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      COVID-19 and informal settlements – implications for water, sanitation and health in India and Indonesia

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          Informal settlements are home to over 1 billion people worldwide and are characterised by high population densities and poor environmental conditions. The authors identify the impact of COVID-19 on existing water and sanitation practices and potential pathways for the transmission of COVID-19 in informal settlements in India and Indonesia. In the short term, there is an urgent need for mobile and contactless hand washing, washing/bathing facilities and toilets. In the long term, COVID-19 provides an opportunity to invest in centralised water and sanitation networked solutions appropriate for high-density settings to integrate those settlements into cities and improve environmental conditions and health in these cities.

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          Most cited references 7

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          Global Access to Safe Water: Accounting for Water Quality and the Resulting Impact on MDG Progress

          Monitoring of progress towards the Millennium Development Goal (MDG) drinking water target relies on classification of water sources as “improved” or “unimproved” as an indicator for water safety. We adjust the current Joint Monitoring Programme (JMP) estimate by accounting for microbial water quality and sanitary risk using the only-nationally representative water quality data currently available, that from the WHO and UNICEF “Rapid Assessment of Drinking Water Quality”. A principal components analysis (PCA) of national environmental and development indicators was used to create models that predicted, for most countries, the proportions of piped and of other-improved water supplies that are faecally contaminated; and of these sources, the proportions that lack basic sanitary protection against contamination. We estimate that 1.8 billion people (28% of the global population) used unsafe water in 2010. The 2010 JMP estimate is that 783 million people (11%) use unimproved sources. Our estimates revise the 1990 baseline from 23% to 37%, and the target from 12% to 18%, resulting in a shortfall of 10% of the global population towards the MDG target in 2010. In contrast, using the indicator “use of an improved source” suggests that the MDG target for drinking-water has already been achieved. We estimate that an additional 1.2 billion (18%) use water from sources or systems with significant sanitary risks. While our estimate is imprecise, the magnitude of the estimate and the health and development implications suggest that greater attention is needed to better understand and manage drinking water safety.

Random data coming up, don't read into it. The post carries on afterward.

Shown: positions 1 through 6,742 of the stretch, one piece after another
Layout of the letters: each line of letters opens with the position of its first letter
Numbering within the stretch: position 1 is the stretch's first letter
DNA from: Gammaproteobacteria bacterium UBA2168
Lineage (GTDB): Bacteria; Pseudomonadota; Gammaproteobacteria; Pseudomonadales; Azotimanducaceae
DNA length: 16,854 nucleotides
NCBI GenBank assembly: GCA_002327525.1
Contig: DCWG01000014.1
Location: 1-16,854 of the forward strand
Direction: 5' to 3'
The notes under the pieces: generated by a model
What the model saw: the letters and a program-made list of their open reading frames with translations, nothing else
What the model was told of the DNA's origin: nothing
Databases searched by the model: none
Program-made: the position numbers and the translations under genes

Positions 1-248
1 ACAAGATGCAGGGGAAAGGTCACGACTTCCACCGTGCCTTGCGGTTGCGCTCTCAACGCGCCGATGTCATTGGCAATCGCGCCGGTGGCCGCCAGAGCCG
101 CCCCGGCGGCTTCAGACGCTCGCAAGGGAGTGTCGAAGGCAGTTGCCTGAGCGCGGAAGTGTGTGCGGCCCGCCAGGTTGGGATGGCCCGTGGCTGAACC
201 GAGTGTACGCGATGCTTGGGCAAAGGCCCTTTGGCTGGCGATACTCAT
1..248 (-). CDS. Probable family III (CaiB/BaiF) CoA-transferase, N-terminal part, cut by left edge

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            How safe are the global water coverage figures? Case study from Madhya Pradesh, India.

            The World Health Organization (WHO)/United Nations Children's Fund (UNICEF) Joint Monitoring Programme (JMP) for Water Supply and Sanitation was designed to provide reference figures for access in individual countries to safe water. The JMP is based on non-administrative or nongovernment data from national-level surveys such as the Multiple Indicator Clusters Survey (MICS) or Demographic Health Survey. In the 2007 JMP report, India is noted to have water supply coverage of 89% (95% in urban areas and 85% in rural areas) compared to the Government of India estimates of 95%. The central state of Madhya Pradesh is noted by the Government of India to have coverage of 60%. However, the definition of access to safe water currently does not consider the quality or safety of the water being consumed. This paper, therefore, presents results from the application of a statistical tool (random multiple cluster technique-termed Rapid Assessment of Drinking Water Quality [RADWQ]) to Indore Zone in Madhya Pradesh. When results provided by the RADWQ technique are compared to the JMP MICS data, coverage levels reported in the JMP are reduced by up to 40% due to the high risk of microbiological (thermotolerant coliforms) contamination. In Indore Zone, the coverage of safe water reduced from 42% to 25% through the inclusion of the water safety parameters. The study recommends the inclusion of water quality/safety data in reported data under the UNICEF/WHO JMP.
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              The role of infrastructure in improving human settlements


                Author and article information

                UCL Open Environment
                UCL Press (UK )
                07 September 2020
                September 2020
                : 1
                : 1-5
                1University College London, Engineering for International Development Centre, Civil, Environmental and Geomatic Engineering, 2 Taviton Street, London WC1H 0BT, UK
                2Aceso Global Health Consultants Ltd, London, UK
                3University College London, Institute for Environmental Design and Engineering, London, UK
                4Department of Epidemiology, Columbia University, New York, NY, USA
                5Indonesia One Health University Network, Jakarta, Indonesia
                6UCL Institute of Epidemiology & Healthcare, London, UK
                7Population, Policy and Practice, University College London, Great Ormond Street Institute of Child Health, London, UK
                Author notes
                Corresponding author: Email: priti.parikh@
                Copyright © 2020 The Authors.

                This is an open-access article distributed under the terms of the Creative Commons Attribution License, which permits unrestricted use, distribution, and reproduction in any medium, provided the original author and source are credited.

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